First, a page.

What we saw during the campaign

More than 90 percent of the questionable stories we found came from Twitter. As such, Facebook did not seem to play a large role in disseminating misleading or false information.

We did not encounter “elaborately” fabricated viral content such as famous “Pope endorses Trump” story, or doctored pictures and video. Instead, we saw dubious tweets by individual, anonymous users that often cited reports by traditional media sources or used pictures in misleading ways. We also saw misleading headlines published by right-leaning websites on Twitter.

The misinformation we saw included false claims and hate speech directed at non-Japanese residents relating to the election. Five members of our team debunked a pair of widely shared Twitter posts that claimed it is illegal in Japan for “foreigners” to take part in election campaigning. Although no such law exists, one of the posts had been retweeted nearly 1,800 times and received about 1,000 likes on Twitter as of Nov. 3.

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Debunked tweets falsely claiming that it’s illegal for “foreigners” to take part in election campaigns

Individual politicians were also frequent targets of false information. A story about an opposition party politician, which we identified as erroneous, was carried by Yahoo News Japan, the country’s biggest news site, and reached around 160,000 people as of Oct. 3. on Facebook and Twitter, according to CrowdTangle.

Looking forward

One of the major lessons we learned from reader feedback was the need for greater transparency. Many of the project’s journalists participated anonymously and on a voluntary basis, while others represented their organizations. Because we wanted to encourage as many journalists and newsrooms as possible to take part in the swiftly initiated project, we did not publish a full list of participants.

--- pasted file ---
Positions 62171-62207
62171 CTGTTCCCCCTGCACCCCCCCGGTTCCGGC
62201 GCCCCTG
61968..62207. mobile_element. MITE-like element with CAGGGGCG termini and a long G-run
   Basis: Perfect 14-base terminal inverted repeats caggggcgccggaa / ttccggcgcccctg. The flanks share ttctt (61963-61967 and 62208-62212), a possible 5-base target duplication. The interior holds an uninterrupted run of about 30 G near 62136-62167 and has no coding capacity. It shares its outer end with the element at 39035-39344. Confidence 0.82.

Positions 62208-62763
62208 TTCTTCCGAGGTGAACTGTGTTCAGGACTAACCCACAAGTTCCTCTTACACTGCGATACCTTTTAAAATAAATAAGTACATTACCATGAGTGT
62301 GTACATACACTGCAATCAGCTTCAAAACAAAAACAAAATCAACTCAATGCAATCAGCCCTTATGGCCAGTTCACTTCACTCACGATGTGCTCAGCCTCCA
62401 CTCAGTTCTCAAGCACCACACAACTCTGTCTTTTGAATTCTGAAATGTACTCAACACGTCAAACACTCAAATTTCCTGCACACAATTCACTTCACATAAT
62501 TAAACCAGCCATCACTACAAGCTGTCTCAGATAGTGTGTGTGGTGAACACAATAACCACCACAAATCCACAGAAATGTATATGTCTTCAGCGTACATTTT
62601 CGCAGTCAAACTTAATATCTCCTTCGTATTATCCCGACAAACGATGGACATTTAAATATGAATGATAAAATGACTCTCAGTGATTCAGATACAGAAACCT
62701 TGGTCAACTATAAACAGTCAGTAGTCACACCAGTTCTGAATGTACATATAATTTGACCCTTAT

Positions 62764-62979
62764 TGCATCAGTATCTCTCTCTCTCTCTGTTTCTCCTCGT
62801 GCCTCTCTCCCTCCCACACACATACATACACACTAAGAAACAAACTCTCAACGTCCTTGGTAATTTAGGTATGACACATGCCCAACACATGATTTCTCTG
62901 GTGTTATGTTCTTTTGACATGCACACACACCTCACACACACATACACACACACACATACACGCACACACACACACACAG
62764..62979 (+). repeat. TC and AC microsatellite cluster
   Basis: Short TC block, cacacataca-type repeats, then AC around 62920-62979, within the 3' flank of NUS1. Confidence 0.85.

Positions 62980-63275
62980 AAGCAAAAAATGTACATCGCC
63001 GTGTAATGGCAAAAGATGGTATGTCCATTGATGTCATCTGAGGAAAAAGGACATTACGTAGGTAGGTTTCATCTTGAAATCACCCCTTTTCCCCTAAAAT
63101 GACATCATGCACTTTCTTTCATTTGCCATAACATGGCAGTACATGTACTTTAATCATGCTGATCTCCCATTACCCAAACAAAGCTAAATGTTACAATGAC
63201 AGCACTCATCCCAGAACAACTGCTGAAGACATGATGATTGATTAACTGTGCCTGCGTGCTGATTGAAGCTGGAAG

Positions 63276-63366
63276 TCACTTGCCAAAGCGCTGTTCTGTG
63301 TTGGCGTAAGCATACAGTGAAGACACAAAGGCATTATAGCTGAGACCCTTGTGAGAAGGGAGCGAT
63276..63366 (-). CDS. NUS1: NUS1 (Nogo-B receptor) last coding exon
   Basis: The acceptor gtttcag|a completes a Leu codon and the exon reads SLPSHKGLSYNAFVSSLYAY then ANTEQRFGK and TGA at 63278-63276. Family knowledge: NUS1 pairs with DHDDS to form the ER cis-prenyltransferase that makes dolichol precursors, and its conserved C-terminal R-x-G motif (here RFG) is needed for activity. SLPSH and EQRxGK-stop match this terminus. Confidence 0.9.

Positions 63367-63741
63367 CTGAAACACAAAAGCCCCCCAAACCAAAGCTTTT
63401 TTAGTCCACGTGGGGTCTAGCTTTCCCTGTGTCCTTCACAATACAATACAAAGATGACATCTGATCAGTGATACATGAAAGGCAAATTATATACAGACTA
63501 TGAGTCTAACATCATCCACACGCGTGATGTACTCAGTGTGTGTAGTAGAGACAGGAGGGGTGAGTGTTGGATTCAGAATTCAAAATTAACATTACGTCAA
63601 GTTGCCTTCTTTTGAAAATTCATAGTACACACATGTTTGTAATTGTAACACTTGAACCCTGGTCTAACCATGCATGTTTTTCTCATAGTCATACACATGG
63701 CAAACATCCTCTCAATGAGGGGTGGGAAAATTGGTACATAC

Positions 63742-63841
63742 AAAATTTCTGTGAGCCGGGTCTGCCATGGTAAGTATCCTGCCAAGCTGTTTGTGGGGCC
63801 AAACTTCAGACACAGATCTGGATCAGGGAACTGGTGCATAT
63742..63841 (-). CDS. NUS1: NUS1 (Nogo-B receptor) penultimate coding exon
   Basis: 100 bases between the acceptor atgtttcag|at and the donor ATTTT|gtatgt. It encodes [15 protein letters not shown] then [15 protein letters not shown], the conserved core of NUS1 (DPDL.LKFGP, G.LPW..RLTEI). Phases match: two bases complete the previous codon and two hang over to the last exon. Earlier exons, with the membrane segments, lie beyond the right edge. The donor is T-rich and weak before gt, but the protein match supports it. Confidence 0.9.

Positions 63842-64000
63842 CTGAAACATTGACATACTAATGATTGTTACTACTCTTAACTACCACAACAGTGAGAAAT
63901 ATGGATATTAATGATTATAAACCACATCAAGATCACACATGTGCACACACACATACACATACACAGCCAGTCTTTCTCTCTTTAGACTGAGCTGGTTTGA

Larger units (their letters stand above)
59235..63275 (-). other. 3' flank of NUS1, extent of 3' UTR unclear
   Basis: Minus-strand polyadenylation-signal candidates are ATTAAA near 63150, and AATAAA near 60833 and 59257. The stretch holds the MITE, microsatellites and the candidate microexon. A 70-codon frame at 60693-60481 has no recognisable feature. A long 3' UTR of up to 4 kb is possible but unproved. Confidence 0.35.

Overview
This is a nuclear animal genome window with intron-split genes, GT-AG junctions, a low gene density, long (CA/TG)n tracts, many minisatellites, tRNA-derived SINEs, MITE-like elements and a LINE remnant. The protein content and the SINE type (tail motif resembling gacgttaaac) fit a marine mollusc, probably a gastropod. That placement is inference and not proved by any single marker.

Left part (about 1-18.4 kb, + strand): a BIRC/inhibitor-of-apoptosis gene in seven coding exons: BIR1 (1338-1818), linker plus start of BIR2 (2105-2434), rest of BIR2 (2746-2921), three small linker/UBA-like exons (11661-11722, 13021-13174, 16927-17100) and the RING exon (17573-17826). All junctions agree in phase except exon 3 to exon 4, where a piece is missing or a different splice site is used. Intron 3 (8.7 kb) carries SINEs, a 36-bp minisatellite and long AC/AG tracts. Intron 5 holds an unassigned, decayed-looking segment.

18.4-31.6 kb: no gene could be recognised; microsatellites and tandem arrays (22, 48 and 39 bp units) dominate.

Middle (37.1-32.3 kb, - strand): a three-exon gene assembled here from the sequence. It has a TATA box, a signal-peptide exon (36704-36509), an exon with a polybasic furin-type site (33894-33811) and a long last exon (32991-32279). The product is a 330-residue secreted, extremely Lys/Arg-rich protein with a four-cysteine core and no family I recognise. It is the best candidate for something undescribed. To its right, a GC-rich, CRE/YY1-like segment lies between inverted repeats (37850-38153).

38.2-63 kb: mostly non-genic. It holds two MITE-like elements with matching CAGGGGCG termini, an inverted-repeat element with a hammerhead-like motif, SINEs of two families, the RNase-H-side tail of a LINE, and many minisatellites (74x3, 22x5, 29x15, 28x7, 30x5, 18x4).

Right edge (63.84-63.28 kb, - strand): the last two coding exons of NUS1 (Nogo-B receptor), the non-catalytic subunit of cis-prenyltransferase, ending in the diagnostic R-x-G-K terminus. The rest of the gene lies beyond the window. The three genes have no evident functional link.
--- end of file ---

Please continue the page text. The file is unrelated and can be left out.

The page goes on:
In the future, we plan to encourage more organizations to participate openly to boost readers’ trust in the project. Providing a more detailed analysis of how content is right and wrong would also help make debunks more convincing. 

By the end of the project, we only published five debunked items on our blog. That’s because many participating journalists found it difficult to identify whether an item was “fake”, and sometimes journalists disagreed over whether content could be labeled as false. 33 other items were believed to be false or misleading by at least one participating journalist, and six items were identified as erroneous by at least two participants.

Toward future collaborations, we plan to provide participants with more training on verification skills and tools, so we can publish more debunks. Setting standards and providing a list of basic steps for the verification process would also help participants work more efficiently and rigorously.

Our project was one of the first examples of collaboration between Japanese media organizations. Yet, despite that fact, it encouraged broader public engagement with issue of online mis- and dis-information. Though the project’s impact on our audience has yet to be analyzed, tweets about our debunks from the JCEJ Twitter account received over 540 retweets and 270 favorites. Furthermore, the project raised awareness among journalists and voters that mis- and dis-information exists on Japanese social media and needs to be addressed.

We are eager to do more analysis on how our work was received by readers, and to pursue a better method of collaboration in the future.

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A project of the Harvard Kennedy School’s Shorenstein Center, First Draft News is an open-access site that provides practical and ethical guidance in how to find, verify and publish content sourced from the social web.